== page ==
Gravestones, Tombs and Memorials (BRITAIN'S LIVING HISTORY)
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A concise well-illustrated guide to the types of funerary memorials to be found in the churchyards of England. Yorke describes the different types of gravestones, effigies and tombs, and gives guidance on development, dating and regional variations. There are also sections on iconography, and on epitaphs.
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Mortality to which we must all succumb. Some early examples are simply stylised (top) while others were more accurate (middle). They can also be found with crossbones (see Fig 4.7), scythes, sexton’s tools, and in some cases with bat wings (bottom). FIG 4.6: ANGELS: These represent resurrection, the soul of the deceased on its way to heaven. There is a wide selection of local types and stylised early examples (top) while a chubby-cheeked cherub’s head with wings is the most common form in the.
Occasionally be found outside in the churchyard. Those still in good condition may have been re-sited from inside, those worn so as to be unrecognisable may be in their original position. This husband and wife pair dating from around 1600 in the churchyard at Stone, Staffs were inside the medieval church but when a new building was erected a few yards away they were left stranded outside, with the gentleman losing his legs and hands during the demolition. In the Middle Ages the churchyard was.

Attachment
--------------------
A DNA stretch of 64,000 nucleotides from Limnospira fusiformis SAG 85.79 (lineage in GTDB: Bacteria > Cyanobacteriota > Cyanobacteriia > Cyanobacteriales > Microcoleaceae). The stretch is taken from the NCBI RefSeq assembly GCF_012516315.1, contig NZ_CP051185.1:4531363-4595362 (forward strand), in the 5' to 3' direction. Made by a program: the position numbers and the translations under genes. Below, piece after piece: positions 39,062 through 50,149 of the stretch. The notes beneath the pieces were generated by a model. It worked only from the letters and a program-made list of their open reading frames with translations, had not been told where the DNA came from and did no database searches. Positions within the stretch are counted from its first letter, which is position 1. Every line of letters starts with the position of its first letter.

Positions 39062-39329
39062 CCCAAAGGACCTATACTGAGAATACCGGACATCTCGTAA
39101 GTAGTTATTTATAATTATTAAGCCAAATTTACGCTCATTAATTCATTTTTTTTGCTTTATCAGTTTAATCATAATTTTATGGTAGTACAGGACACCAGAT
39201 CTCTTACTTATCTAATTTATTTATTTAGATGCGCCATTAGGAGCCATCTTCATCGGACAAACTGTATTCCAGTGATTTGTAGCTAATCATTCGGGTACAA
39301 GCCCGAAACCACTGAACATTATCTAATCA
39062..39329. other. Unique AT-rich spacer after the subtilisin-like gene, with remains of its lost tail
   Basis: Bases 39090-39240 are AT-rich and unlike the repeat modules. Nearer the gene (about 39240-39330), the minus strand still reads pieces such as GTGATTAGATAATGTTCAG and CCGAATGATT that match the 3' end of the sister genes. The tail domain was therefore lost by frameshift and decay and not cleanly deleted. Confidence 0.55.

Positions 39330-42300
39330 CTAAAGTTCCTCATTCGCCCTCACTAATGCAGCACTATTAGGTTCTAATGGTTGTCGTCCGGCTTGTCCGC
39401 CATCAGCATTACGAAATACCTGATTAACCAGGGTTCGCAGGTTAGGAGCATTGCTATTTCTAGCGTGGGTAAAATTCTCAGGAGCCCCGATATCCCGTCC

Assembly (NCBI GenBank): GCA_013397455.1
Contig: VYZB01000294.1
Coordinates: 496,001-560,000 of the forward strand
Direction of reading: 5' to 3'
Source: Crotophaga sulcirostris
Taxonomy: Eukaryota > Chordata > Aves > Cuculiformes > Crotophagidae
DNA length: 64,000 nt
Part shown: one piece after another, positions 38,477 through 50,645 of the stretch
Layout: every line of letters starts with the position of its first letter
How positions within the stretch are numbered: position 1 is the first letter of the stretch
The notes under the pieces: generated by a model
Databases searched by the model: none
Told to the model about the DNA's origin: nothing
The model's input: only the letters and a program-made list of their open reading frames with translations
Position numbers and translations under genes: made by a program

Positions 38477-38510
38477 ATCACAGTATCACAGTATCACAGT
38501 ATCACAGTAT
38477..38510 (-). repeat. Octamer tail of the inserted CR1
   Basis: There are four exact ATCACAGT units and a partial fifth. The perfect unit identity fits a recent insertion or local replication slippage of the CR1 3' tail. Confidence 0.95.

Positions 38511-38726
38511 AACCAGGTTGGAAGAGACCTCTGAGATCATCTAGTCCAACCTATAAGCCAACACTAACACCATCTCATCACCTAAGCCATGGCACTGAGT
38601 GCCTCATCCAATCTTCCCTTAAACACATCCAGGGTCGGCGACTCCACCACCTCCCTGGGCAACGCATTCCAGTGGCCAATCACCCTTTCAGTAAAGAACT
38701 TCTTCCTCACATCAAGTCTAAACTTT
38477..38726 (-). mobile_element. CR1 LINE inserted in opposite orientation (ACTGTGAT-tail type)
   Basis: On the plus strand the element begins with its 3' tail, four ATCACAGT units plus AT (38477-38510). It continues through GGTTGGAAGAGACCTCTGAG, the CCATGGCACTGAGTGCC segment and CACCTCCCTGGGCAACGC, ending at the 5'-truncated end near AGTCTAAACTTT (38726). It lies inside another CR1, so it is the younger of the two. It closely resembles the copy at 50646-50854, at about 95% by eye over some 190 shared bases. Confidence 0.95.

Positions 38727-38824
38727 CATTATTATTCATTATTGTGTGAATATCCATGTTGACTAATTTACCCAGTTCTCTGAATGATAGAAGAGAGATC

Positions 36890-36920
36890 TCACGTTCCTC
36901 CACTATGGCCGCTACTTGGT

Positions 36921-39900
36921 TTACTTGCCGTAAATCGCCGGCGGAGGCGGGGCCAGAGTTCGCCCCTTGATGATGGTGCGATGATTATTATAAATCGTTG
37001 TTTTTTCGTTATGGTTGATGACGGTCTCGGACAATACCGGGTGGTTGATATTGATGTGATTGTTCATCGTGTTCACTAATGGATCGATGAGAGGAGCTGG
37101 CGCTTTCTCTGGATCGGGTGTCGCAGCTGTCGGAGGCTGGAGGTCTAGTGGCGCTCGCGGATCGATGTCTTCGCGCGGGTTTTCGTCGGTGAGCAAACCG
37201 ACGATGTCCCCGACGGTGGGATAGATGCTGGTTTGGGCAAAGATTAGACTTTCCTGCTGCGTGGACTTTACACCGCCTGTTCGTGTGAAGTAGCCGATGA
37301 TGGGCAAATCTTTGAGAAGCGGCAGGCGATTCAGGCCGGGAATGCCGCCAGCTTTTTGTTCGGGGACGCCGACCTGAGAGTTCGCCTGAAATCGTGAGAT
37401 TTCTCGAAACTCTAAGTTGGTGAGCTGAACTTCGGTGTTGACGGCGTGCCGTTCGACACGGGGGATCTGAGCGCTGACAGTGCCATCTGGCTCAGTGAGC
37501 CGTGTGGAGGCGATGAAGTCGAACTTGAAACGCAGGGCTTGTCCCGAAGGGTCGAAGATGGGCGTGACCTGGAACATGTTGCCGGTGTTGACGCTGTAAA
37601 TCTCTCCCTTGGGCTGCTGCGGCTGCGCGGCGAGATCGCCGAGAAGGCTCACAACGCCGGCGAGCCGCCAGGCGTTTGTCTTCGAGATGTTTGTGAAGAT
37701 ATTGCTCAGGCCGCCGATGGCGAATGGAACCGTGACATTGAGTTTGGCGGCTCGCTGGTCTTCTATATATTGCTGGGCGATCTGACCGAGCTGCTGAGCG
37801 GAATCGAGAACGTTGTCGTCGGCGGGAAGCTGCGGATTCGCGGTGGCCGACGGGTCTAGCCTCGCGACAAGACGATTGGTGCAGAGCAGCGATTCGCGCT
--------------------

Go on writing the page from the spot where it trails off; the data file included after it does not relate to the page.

Foot or so below the surface, which was a great problem when body-snatching was rife. Legislation passed in 1847 meant that the top of the coffin had to be more than 30 inches below the surface and many local authorities, who took over responsibility for burials from the late 19th century, stipulated it should be deeper still. FIG 1.13: Privately-funded cemeteries first appeared in the 1820s and 1830s, most notably six around London, including Kensal Green and Highgate. A series of Burial Acts.
Removed memorials and reused the ground for new burials. Recent listing of many monuments, tombs and gravestones has given some protection to these often disgracefully neglected works of art. FIG 1.14: The ‘lych’ gate, from the Old English word meaning ‘corpse’, was erected as a resting point for the coffin and its bearers as they waited to be welcomed onto consecrated ground by the vicar. Originally they would have had a stone slab or timber shelf onto which the coffin was placed, many having.
Century are rich and varied: some in the hands of skilled masons (their names often carved on the lowest part of the stone) are works of art, others still retain the crude and rustic charm of the previous century. One village with suitable local stone for carving, a skilled mason and clients with sufficient funds to pay for their work could have beautifully decorated gravestones, whereas only a few miles away a parish without one or all these assets could be limited to basic forms of memorial.